Wednesday, August 29, 2012

It's All About Me: Lessons In Letting Go

Here's a picture:

Want to know what that is? That is two years' studio rent, about 30 yards of canvas and maybe a grand or two in paint. And this:

That is a couple hundos worth of scraps (ill-fitting Target shoes included for reference) that never made it onto those things, up there. My paintings. Those are a stack of paintings, in varying lengths and widths between 6 and 10 feet. Those are hundreds of hours, countless car miles (sorry, environment). Those are love with a dash of hate, or vice versa depending on the day (my mood). Those are what I only admitted in my fumigated brain I had been vaguely referring to as "my life's work" (seriously? Get a grip). <== And that's my inner voice/critic/Jim Gaffigan, by the way. Get used to her.

And this is my parents' basement. That's a crock pot.

I'm sharing this because the transition from where these used to hang to where they are now was one of the most difficult in recent memory. From taking these behemoth scraps of cloth out of their place of honor when I moved out of my studio to their resting grounds here. One of the most humbling moments as an artist is to see what you've given your life (literally -- that's life hours right there) to sitting in a pile on a couple folding tables. What once took up hundreds of square feet of wall space reduced to a corner. We dream these big dreams and inject them into our work, like one of those moms on Toddlers and Tiaras. We look past what they are at any given moment to what we want them to be if somehow we can ever finish them, only to see them reduced to what they actually are; just bits of paint on scraps of cloth.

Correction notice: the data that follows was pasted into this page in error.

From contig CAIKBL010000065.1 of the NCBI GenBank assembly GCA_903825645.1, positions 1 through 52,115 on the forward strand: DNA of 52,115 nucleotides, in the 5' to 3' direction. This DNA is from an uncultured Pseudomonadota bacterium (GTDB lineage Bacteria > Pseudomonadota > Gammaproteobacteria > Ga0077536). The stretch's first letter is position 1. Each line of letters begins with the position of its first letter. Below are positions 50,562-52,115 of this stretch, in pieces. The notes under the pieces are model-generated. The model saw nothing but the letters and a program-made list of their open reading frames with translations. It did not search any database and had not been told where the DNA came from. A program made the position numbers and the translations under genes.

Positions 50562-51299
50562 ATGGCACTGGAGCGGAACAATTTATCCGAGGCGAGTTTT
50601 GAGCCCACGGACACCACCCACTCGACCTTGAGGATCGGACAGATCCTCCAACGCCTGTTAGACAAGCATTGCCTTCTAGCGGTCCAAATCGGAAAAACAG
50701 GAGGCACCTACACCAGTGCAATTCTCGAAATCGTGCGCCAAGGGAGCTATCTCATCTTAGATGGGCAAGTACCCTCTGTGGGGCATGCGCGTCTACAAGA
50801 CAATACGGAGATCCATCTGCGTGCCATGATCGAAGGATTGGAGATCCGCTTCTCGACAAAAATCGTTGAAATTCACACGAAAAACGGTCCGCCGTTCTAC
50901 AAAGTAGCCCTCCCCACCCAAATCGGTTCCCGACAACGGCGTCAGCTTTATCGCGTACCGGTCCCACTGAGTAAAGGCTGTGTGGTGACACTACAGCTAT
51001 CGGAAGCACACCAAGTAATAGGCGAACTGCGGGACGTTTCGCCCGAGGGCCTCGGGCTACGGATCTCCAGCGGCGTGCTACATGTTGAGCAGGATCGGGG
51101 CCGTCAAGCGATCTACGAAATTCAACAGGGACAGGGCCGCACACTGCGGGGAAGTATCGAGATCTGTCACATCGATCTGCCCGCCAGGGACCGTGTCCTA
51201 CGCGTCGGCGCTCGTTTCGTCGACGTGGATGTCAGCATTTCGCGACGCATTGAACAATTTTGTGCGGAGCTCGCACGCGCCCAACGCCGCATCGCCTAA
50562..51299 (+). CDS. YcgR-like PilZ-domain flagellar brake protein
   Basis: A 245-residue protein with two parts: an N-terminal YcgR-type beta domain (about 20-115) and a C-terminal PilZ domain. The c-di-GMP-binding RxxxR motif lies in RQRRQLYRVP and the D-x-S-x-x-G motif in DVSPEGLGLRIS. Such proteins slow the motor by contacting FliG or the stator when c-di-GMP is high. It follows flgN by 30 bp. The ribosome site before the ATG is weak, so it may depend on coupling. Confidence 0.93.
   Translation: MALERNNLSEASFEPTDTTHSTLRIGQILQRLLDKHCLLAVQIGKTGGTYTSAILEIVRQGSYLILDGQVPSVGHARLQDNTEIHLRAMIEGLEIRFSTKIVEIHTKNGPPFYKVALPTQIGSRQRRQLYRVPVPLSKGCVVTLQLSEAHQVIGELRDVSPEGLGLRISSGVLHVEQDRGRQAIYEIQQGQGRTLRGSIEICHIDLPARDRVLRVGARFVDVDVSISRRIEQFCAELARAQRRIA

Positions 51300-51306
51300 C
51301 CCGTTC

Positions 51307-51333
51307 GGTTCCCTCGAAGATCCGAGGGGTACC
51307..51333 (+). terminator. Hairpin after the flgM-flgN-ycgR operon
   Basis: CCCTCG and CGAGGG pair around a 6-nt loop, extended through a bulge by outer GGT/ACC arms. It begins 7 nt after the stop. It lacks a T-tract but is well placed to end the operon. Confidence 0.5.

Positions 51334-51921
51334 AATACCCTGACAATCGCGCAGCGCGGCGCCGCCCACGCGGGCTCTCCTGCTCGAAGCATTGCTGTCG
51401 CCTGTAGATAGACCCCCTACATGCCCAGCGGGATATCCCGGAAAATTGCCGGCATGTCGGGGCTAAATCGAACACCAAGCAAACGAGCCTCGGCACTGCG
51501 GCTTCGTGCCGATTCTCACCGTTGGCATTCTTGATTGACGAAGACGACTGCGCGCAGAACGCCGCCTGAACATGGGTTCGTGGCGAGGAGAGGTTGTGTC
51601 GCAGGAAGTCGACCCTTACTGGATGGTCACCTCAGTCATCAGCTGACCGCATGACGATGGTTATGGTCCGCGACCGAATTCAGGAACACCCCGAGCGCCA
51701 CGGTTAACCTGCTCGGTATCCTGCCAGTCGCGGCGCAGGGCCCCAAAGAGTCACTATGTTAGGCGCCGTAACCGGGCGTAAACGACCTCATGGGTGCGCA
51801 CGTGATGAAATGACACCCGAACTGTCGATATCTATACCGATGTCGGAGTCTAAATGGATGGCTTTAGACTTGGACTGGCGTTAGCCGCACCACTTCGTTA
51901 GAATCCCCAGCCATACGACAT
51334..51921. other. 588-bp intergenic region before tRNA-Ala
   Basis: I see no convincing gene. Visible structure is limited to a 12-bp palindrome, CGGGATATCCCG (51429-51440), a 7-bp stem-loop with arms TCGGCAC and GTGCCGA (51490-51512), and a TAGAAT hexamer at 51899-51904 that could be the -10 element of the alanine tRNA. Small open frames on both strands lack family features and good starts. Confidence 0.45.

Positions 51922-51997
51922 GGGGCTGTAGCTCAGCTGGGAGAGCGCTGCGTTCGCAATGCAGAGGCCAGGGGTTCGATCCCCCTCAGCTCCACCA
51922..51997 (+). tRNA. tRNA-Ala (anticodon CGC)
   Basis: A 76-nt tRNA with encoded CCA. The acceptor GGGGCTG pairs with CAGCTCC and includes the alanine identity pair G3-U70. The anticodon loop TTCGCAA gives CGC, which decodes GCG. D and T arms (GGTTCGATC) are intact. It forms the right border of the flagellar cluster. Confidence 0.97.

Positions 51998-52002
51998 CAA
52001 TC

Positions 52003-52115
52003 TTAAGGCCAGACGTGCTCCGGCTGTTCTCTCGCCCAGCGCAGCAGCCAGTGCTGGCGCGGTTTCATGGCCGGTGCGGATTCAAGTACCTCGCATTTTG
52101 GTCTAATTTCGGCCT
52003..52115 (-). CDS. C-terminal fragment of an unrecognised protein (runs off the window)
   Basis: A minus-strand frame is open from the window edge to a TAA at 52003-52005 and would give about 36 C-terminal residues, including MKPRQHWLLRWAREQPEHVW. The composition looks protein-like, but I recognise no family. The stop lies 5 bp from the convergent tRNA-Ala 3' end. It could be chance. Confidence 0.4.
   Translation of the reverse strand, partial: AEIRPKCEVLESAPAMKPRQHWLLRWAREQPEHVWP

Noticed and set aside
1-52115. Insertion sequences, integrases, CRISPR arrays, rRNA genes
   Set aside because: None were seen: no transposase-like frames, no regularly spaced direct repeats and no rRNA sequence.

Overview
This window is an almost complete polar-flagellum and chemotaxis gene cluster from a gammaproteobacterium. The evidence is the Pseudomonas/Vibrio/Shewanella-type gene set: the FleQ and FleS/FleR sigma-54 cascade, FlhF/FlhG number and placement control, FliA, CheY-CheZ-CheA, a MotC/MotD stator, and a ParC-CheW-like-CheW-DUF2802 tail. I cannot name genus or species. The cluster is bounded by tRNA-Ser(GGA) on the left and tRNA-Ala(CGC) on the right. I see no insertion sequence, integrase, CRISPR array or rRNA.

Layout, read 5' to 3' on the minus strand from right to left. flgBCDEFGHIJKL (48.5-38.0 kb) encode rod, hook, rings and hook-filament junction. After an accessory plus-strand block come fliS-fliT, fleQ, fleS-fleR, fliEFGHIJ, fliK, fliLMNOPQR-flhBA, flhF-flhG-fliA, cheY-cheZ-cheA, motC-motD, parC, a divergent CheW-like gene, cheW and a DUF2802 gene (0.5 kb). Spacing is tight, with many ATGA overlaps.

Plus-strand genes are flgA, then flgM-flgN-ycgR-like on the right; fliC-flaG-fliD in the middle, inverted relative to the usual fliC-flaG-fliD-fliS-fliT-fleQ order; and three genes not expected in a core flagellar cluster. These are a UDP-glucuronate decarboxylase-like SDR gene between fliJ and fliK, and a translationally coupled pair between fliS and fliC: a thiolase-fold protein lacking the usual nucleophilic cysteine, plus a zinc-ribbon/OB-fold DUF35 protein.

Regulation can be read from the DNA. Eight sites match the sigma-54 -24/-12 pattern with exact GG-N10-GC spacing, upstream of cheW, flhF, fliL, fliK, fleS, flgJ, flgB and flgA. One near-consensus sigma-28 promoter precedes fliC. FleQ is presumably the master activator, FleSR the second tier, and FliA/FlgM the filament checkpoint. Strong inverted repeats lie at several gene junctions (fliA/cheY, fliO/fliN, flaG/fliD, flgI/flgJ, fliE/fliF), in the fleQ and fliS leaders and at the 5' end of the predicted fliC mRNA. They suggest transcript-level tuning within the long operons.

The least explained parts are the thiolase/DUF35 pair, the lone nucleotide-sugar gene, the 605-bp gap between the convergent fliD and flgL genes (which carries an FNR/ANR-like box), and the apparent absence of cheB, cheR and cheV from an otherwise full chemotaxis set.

I bring up this story for two reasons:

1) It took me until forced to realize how obligated I had come to feel towards The Vision; how detached I had become from the actual physical work of painting, how unsatisfied I actually felt with the day-to-day of it and;

2) I then had to face this and come to the realization that, whatever we did the day before does nothing but bring us to today. To hold onto it is pointless. To grow from it is the objective.

But of course, at the time I didn't want to admit either of these facts. Only when Buddy Holly (that is my manfriend's name, and the moniker under which he will henceforth be referred) reminded me that I was behaving in a completely contradictory manor to my belief system did I stop whining and pay attention. It went like this:

ME: "Yeah, well, they're sitting in my parents' basement now so what good are they going to do?"

BH: "Why are you saying that? Why are they so important to you now, that they're done? Isn't the point to learn from them and then move on? Don't you paint because you love to, not because you have to?"

ME: ...(frustrated silence)... Shut up.

But he was right. I had long ago stopped finding enjoyment in working on those pieces, and yet I still clung to their current importance. I thought I was supposed to. I mean, this is my life's work, right? Artists are supposed to be suffering, aren't they?

As soon as I let go of the compulsive need to keep doing something I didn't even like doing anymore (seriously, they were a pain in the ass. Takes 20 minutes to mix a palette that gets used in 5, and the ladder acrobatics were getting old) I could start seeing them for what they had been in the past and would bring to the future. To the now. To the only moment we could ever possibly hope to live in.

So to those old pieces I bid adieu. You've served me well, wherever you end up. And to the new, I say, let's dance.

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